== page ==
AEIOU: Any Easy Intimacy by Jeffrey Brown presents the final chapter in Brown’s “Girlfriend Trilogy” and continues to explore the subtleties of relationships examined in the trilogy’s two other instalments, Clumsy and Unlikely. This time around, however, Brown claims to concentrate on the differences of knowing and loving someone by recounting his relationship with his ex-girlfriend, Sophia.
As in his previous two instalments, Brown juxtaposes humour and heartache in his short comic sketches. His relationship with Sophia is portrayed from beginning to rocky end through comic vignettes depicting snapshots of moments from the heart-stopping to the mundane. The book begins and ends like most relationships, lulling the reader through a series of lows, highs, and everyday moments moving towards an unresolved ending.
Despite Brown’s focus on relationships and love, AEIOU shares the often untold story of romance. Ultimately AEIOU places to rest the myth that relationships worth writing about are the sweeping stories of fate and fairy tales. Instead Brown’s book shows how relationships more often than not begin with a spark and fade into familiarity. The book ends without a concrete conclusion, and readers are instead left with Brown’s final dedication to Sophia.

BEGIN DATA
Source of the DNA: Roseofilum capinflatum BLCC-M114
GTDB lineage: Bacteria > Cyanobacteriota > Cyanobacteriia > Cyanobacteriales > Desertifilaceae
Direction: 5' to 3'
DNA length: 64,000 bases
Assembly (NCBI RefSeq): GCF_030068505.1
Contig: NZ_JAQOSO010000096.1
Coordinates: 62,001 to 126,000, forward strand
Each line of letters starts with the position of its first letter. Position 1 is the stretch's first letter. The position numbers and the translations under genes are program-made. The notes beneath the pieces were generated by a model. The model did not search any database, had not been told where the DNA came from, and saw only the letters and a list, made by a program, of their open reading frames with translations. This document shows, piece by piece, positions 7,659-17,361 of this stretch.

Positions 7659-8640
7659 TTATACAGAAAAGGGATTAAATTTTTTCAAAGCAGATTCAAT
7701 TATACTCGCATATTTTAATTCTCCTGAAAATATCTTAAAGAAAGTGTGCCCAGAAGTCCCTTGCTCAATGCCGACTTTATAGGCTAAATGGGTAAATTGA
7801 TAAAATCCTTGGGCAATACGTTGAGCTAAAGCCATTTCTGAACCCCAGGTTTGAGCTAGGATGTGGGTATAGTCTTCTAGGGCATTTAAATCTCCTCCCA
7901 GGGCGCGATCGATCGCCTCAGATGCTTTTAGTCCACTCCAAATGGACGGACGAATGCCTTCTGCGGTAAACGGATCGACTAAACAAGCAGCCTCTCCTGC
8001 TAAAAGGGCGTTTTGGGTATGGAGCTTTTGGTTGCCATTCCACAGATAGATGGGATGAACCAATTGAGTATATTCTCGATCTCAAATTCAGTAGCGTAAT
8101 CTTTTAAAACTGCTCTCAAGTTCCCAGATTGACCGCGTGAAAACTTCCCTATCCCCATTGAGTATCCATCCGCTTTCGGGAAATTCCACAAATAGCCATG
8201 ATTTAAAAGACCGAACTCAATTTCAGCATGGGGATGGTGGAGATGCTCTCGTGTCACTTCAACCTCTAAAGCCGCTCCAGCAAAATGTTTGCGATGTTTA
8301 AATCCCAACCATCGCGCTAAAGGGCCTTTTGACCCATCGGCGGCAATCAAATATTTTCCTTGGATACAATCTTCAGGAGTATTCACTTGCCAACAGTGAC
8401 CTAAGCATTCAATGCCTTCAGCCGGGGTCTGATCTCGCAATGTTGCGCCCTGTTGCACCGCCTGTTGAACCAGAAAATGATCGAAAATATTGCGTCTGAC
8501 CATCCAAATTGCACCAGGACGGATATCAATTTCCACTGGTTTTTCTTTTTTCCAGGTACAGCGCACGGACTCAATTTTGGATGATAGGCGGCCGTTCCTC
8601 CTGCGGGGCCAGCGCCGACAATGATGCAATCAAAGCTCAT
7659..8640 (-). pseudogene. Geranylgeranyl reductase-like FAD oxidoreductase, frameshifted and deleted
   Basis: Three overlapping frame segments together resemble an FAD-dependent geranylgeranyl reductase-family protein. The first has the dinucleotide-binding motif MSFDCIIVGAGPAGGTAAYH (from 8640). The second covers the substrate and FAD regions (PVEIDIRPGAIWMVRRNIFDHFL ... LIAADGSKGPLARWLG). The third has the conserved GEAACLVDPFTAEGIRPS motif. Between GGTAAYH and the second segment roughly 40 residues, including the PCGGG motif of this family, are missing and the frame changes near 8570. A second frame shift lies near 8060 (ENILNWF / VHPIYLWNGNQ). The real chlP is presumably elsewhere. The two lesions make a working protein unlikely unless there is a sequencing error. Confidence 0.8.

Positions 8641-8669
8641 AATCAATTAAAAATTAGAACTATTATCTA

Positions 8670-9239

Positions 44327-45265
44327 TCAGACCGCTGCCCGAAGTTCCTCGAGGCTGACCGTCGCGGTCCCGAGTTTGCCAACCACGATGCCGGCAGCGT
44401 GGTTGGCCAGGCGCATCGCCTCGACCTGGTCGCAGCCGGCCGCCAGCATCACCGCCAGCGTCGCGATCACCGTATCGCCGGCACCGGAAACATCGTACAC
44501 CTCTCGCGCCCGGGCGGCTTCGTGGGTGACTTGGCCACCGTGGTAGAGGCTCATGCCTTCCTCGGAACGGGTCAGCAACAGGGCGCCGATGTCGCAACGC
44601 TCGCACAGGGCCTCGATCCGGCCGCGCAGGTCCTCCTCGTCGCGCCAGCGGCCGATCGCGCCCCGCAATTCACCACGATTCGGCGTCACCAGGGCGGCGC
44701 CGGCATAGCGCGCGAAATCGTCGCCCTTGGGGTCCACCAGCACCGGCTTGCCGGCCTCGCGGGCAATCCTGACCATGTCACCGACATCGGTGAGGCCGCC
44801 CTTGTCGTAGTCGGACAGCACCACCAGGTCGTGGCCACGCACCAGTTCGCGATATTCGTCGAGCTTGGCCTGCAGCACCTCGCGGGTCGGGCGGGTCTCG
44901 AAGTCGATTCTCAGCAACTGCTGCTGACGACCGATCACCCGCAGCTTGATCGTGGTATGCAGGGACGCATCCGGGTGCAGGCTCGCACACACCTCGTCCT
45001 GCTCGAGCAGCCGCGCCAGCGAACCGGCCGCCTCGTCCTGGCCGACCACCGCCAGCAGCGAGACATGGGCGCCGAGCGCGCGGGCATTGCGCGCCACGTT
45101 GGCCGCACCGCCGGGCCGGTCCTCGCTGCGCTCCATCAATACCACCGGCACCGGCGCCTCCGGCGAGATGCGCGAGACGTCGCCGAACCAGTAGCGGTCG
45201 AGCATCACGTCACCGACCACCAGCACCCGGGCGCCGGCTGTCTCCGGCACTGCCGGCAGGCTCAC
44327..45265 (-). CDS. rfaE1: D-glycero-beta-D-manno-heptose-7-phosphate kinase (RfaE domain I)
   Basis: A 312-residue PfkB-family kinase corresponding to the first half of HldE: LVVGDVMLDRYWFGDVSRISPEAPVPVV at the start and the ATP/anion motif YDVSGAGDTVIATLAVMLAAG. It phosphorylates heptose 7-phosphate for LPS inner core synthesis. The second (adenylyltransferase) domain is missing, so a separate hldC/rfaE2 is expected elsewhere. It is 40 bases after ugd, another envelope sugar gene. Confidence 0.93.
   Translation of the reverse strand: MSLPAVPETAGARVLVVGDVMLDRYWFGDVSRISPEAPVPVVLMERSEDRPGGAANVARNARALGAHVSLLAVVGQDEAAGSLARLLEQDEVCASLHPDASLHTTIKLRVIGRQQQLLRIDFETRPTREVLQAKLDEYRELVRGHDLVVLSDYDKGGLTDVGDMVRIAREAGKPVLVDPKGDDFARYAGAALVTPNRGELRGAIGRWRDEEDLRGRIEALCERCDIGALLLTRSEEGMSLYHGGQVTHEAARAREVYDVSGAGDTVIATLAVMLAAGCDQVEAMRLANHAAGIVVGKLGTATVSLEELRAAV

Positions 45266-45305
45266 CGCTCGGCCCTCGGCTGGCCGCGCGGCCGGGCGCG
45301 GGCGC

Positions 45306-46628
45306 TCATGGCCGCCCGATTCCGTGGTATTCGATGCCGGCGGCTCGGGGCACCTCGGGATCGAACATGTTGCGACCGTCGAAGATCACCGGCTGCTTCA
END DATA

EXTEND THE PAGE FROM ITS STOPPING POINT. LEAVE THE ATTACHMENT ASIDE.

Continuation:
The book’s dedicatory ending is at once tender and sad while further reinforcing the fact that the book is both a graphic novel and personal diary. As a result, Brown’s AEIOU toes a fine line between tender and awkward. On the one hand, in telling the tale of average love, the story is easily relatable and shares, with those who are unfamiliar with the matter, the important though less than glamorous truth about the course of relationships.
On the other hand, the book is surprisingly and sometimes uncomfortably private, and some may argue that its lack of definable climax or conclusion leads to an unsatisfactory read. Whether you like it or hate it, AEIOU is honest, identifiable, and an easy and quick read about everyday love.